Now Roasting: Pork Tenderloin With Tomatillos

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Peruse this expertly curated collection of entertaining favorites from 75 of the industry's most beloved chefs. If anyone can compile a worthy tome of chef recipes, it's noted food writer and book author Maria Isabella. This pork tenderloin with tomatillos is a tangy, savory Latin spin on a simple cut.

"With some minor tweaks in preparation, this dish can be made with a well-trimmed pork loin roast, cubes of pork shoulder, chicken breast, or even chicken thighs. All will be delicious and worthy of company!"

Reprinted with permission from Chefs & Company

Now Roasting: Pork Tenderloin With Tomatillos
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Try noted food writer and book author Maria Isabella's pork tenderloin with tomatillos. It's a tangy, savory Latin spin on a simple cut.
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  • 1 pound tomatillos
  • 4 unpeeled cloves garlic
  • 1-2 fresh serrano chiles
  • 1 small white onion
  • salt
  • 1 large fresh poblano chile
  • 1 1/2 pounds small red or white-skinned boiling potatoes (preferably about 1-inch across; if any larger, cut them in halves or quarters)
  • Vegetable oil, olive oil, bacon drippings or freshly rendered pork lard
  • 1 1/2 pounds pork tenderloins
  • salt
  • 1 cup chicken broth, pork broth, vegetable broth or water
  • 3-4 tablespoons chopped epazote or cilantro leaves
  • 1 lime
  1. To make the roasted tomatillo sauce base, on a rimmed baking sheet spread out the tomatillos, garlic, serrano, and onion. Slide the baking sheet as close up under a preheated broiler as possible. After 4 or 5 minutes, when everything is blotchy-black and softening, turn the vegetables and roast the other side. Look for everything to cook through (they should be soft), while taking on an attractive bit of rustic char. Remove from the broiler until cool enough to handle.
  2. Slip the skins off the garlic and pull the stem off the chiles. In a blender, combine the tomatillos and any juice on the baking sheet, garlic, chiles, onion and a scant teaspoon of salt. Blend everything to a coarse purée. Set aside.
  3. To make the pork tenderloin, roast the chile directly over high heat of a gas flame or charcoal fire until the tough skin blisters and blackens, about 5 minutes. If only an electric stove is available, heat the broiler, adjust the shelf as high as it will go, and roast, turning, until the chile is uniformly charred, about 10 minutes. While the chile is roasting, place the potatoes in a microwavable bowl, sprinkle with 1 tablespoon of water, cover with plastic, poke a few holes in the top, and microwave at 100% for 4 minutes.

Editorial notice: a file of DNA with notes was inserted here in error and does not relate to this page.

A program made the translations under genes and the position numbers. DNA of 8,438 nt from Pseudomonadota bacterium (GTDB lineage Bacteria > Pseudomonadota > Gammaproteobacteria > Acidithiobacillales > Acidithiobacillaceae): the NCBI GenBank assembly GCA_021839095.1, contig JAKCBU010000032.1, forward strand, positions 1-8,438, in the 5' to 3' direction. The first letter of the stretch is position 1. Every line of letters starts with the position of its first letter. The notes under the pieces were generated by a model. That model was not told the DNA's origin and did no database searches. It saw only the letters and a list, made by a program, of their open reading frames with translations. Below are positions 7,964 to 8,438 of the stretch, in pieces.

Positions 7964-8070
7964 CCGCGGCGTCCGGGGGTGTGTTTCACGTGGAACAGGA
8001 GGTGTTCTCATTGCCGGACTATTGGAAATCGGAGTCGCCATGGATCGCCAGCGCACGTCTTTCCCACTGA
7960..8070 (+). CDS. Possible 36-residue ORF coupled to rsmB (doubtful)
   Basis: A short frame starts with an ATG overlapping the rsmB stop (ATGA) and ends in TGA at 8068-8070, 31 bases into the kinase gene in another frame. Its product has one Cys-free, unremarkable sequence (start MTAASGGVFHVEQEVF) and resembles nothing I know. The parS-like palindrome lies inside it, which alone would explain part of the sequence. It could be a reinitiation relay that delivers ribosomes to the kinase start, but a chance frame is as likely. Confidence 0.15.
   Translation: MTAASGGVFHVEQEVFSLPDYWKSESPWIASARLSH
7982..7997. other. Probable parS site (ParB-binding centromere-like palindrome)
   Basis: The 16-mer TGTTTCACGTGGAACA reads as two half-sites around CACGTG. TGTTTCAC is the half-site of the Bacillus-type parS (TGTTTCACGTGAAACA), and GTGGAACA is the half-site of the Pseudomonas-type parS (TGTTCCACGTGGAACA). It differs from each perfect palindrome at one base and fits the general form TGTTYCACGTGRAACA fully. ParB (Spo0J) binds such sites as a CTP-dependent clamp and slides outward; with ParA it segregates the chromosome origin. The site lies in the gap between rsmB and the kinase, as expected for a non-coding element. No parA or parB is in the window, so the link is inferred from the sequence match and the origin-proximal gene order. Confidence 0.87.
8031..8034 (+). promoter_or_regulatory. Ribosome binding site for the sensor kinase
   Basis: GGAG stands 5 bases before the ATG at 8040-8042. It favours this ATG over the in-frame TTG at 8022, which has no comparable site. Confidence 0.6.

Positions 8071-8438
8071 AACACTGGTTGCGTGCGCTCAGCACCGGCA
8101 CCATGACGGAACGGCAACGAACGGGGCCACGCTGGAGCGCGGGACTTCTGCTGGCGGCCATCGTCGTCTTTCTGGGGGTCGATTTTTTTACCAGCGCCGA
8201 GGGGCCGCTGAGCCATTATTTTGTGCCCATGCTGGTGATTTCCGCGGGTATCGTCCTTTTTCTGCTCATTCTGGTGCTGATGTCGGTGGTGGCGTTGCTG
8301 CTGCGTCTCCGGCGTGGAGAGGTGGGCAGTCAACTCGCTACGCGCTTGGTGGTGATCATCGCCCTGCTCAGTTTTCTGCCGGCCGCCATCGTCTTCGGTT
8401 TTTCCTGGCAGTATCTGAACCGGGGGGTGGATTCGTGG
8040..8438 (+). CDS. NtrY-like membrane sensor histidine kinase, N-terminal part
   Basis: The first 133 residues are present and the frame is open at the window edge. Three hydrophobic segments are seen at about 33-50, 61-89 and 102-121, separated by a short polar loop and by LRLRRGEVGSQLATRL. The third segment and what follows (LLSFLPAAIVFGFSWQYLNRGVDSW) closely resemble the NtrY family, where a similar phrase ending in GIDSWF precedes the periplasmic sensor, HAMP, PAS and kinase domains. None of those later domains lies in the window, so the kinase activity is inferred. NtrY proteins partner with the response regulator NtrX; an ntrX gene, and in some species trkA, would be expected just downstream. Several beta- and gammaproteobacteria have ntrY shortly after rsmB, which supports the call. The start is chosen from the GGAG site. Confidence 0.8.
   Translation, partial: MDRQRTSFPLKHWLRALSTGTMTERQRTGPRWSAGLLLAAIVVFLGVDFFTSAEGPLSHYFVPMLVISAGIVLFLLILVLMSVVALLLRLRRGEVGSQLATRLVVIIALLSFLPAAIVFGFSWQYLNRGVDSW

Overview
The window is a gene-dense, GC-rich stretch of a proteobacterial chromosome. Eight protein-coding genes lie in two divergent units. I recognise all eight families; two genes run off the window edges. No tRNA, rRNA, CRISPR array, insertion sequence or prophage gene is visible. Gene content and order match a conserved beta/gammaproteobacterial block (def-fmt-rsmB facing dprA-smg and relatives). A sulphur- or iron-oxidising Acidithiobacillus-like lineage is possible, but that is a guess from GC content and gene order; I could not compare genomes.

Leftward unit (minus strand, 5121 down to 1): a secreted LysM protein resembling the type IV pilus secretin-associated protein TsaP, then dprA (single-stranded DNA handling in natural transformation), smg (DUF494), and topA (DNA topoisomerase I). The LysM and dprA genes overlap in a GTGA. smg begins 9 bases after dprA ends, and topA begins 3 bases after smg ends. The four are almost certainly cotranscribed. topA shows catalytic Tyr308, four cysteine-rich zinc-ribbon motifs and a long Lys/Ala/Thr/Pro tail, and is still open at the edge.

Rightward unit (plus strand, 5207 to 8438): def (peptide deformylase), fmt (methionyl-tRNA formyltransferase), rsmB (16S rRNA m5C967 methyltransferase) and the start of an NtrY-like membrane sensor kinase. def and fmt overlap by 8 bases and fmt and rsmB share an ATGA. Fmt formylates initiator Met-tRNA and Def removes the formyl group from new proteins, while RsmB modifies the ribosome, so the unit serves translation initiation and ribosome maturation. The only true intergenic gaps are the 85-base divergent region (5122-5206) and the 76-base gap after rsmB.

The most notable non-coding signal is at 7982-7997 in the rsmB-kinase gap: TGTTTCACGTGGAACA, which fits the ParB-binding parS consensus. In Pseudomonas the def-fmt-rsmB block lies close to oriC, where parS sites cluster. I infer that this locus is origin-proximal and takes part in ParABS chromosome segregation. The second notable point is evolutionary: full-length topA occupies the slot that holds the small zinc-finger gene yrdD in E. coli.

4. Place the blackened chile in a bowl and cover it with a kitchen towel to trap a little steam and loosen the charred skin. When the chile has cooled enough to be handled, rub off the charred skin and remove the seed pod by pulling firmly on the stem, then rinse the peeled, seeded flesh briefly under cool water.
  5. In a very large 12-inch heavy skillet set over medium-high, heat the vegetable oil (or one of its stand-ins) to coat the bottom. When hot, dry off the meat with paper towels, sprinkle it generously with salt, and lay it in an uncrowded single layer in the pan. When brown on all sides — this takes 5 to 10 minutes — remove the meat to a plate and add the roasted tomatillo sauce base to the pan. Let the sauce simmer and reduce, stirring frequently, for about 4 minutes. Roughly chop the chile and add it to the pan along with the potatoes. Finally, stir in the chicken broth and chopped epazote or cilantro leaves.
  6. Nestle the meat into the pan, immediately reduce the heat to medium-low, cover it, and let the meat coast slowly toward doneness, about 20 minutes.
  7. When the meat is done, remove the pork to a cutting board. Bring the sauce to a full boil, then taste and season it with salt, usually about 1 teaspoon. Cut the tenderloin into thick oval slices on the diagonal and lay them overlapping on each of 4 plates. Drizzle with a light squeeze of lime. The sauce and potatoes get spooned over and around the meat before the plates are carried to the table. Cilantro leaves add freshness to the finished dish.
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